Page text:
- Remaining Material (Lists VI, VII)
1. Nor, unfortunately, can it as yet become an annual. May the hope embodied in its misleading title be some day realized!
2. The printing is disgracefully careless: there is no excuse for Ben Johnson, or for this ludicrous mangling of one of Shakespeare’s most famous phrases. “finely touchs it to fine tissues” (pp. 13, 5).
3. Another layman’s book on Shakespeare is a collection of essays, What Shakespeare is Not, by Thomas O’Hagan. It is based on a fairly careful study of thirty-six secondary authorities listed in the bibliography, and may prove useful to readers who have not ready access to libraries.
Our best-known Shakespearean critic, Professor Wilson Knight, is represented by a chapter from his pioneer work The Wheel of Fire, in the new collection of Shakespeare Criticism in the popular World’s Classics series. His volume on the staging of Shakespeare (1936) contains some stimulating incidental criticism; but it has been appropriated by the writer of another essay in this survey.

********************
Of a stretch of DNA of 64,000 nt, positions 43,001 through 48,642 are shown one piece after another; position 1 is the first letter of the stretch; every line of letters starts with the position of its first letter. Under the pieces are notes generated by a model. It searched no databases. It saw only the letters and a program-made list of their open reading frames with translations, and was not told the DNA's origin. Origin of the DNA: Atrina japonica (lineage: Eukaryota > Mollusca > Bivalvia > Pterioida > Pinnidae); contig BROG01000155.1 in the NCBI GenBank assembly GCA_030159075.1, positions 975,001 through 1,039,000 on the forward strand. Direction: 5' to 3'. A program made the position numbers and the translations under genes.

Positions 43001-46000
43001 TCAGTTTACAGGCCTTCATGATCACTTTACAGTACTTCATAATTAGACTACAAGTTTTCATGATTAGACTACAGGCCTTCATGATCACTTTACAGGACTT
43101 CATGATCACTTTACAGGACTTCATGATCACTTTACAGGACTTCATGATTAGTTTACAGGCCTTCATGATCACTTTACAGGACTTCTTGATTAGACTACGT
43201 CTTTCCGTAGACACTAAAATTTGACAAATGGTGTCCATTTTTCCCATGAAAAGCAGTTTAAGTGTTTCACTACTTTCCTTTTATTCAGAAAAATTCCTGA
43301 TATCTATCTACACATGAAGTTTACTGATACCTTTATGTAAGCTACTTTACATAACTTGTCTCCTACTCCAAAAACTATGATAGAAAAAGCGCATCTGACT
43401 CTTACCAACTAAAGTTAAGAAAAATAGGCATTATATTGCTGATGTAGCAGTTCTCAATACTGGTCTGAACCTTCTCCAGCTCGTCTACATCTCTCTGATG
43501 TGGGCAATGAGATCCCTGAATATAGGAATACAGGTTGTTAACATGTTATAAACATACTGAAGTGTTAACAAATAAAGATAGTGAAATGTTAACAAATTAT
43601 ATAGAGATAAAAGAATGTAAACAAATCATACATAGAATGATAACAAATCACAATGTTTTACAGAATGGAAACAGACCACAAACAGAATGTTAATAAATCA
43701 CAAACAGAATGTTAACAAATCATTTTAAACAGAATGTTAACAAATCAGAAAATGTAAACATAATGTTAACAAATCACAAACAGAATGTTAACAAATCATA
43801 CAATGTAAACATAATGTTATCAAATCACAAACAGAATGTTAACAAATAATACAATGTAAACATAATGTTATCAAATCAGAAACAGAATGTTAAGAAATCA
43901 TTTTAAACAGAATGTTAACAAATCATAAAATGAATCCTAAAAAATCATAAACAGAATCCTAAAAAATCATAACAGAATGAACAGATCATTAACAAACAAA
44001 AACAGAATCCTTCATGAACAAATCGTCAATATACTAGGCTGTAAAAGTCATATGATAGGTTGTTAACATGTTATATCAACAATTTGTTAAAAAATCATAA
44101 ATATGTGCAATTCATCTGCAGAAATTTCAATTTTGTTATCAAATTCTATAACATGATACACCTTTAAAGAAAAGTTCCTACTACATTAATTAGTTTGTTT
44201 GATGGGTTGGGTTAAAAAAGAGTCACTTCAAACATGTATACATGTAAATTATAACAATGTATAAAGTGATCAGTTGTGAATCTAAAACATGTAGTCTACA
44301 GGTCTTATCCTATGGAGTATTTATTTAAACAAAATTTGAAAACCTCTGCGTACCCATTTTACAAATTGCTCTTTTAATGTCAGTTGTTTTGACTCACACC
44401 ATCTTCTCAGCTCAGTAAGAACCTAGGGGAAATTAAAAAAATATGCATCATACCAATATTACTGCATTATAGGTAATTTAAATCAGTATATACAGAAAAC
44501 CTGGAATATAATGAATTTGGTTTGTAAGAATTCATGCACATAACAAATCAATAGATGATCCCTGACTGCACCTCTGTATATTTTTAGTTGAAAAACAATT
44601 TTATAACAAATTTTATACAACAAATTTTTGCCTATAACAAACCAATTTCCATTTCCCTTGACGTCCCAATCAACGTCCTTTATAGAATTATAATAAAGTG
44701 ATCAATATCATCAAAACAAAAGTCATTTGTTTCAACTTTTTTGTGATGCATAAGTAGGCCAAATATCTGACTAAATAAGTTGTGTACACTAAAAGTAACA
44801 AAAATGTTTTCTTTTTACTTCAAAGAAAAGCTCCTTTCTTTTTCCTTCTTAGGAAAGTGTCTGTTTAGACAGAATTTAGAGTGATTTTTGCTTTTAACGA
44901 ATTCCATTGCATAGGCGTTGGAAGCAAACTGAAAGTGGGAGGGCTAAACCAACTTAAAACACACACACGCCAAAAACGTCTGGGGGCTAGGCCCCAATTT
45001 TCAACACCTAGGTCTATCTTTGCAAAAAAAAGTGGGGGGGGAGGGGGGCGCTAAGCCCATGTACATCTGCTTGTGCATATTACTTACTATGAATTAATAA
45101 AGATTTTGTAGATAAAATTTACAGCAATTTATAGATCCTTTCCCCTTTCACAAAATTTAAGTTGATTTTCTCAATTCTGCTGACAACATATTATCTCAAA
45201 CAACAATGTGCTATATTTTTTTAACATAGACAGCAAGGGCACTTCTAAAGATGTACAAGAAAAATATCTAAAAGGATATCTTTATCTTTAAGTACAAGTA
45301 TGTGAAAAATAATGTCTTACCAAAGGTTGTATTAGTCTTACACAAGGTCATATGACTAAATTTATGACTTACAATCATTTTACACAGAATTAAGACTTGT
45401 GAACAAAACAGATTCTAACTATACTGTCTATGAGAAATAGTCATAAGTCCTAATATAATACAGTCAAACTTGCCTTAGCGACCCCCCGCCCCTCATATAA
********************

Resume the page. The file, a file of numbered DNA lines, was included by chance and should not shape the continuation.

4. For a report on this book we are indebted to Professor Buchanan.
5. The student of Canadian education will wish to know that of the writers listed under classical scholarship, eleven are members of the faculty of the University of Toronto or graduates of its honours school in Classics who now hold positions in other universities.
6. The title records the author’s wish that the essays be regarded as “chapters in an estimate of present European civilization.” It is hoped to review the book in a later issue.
7. The next issue of the Quarterly will contain a review of Hebrew Origins by one qualified to speak of it in detail.
8. See further an admirable brief account of contemporary theories of history by D. G. Creighton (CJEPS, II, May, 218–23).